In the 1940s, he was fortunate to grow up in Canajoharie, New York, located just across the Mohawk River from New York Central’s four-track mainline at Palentine Bridge. His early experiences watching the parade of Hudsons, Mohawks, and Niagaras working the Water Level Route inspired him to make wonderful photographs of locomotives at work before diesels took over.

John's early New York Central photos were exposed with 616 Kodak Monitor but he later bought a National Graflex that had a relatively fast Bausch & Lomb f3.5 lens and 1/500th of a second top shutter speed, and then a Series B Graflex with a top shutter speed of 1/1000th.

John’s early New York Central photos were exposed with 616 Kodak Monitor but he later bought a National Graflex that had a relatively fast Bausch & Lomb f3.5 lens and 1/500th of a second top shutter speed, and then a Series B Graflex with a top shutter speed of 1/1000th.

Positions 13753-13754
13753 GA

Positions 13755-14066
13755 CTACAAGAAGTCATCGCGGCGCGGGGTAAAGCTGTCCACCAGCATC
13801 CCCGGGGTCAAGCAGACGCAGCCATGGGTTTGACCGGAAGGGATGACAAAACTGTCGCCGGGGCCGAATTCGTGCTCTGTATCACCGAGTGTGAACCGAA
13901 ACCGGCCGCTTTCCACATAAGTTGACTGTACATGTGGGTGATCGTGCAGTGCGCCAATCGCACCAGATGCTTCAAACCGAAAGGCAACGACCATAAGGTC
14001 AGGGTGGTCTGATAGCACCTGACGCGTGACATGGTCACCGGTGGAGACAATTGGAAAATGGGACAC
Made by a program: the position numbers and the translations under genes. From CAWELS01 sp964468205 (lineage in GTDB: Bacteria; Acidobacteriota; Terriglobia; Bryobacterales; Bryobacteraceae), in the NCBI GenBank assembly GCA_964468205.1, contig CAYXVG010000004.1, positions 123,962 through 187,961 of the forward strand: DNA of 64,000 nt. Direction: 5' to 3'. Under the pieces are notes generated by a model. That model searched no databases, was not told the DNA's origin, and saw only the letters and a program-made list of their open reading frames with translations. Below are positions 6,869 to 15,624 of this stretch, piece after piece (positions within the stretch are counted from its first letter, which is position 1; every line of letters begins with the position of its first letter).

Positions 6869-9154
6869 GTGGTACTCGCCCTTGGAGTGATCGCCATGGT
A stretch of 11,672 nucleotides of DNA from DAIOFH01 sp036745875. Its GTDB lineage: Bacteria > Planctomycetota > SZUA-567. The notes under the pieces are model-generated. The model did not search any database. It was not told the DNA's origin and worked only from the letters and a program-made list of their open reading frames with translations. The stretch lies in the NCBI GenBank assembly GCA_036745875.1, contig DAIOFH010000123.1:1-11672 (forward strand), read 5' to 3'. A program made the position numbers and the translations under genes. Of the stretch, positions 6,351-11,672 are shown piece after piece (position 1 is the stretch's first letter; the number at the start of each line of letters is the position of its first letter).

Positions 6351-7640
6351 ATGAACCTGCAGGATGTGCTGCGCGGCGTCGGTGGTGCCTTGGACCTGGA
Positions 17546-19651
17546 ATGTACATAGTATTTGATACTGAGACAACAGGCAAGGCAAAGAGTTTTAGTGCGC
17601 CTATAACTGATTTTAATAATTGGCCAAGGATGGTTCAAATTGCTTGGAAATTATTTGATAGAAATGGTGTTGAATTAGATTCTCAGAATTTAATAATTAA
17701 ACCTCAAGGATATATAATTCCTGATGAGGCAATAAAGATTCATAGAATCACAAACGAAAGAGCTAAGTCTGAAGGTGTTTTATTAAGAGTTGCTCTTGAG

The Twilight of Steam features dozens of John’s images and tells of his experiences and techniques.

The Twilight of Steam was published by Voyageur Press and will be available from June 15, 2014.

I’ll be revealing more about the book over the next few days! Stay tuned.

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Union Pacific Coal Train—Ten Years to the Day.

Silhouette at Sunset.

West of Rochelle, Illinois, June 15, 2004: the sky was aflame with the evening glow. As the setting sun illuminated prairie-dust and low cloud that had blown in from the west.

I was parked near the Global III intermodal yard south of Union Pacific’s former Chicago & North Western mainline. This is a busy stretch of railroad.

A Union Pacific coal train works east near Rochelle, Illinois. Exposed with a Nikon F3 on Fujichrome slide film. Notice the ditch-lights; I’ve given just enough of an angle so there’s the faint twinkle at the front of the locomotive.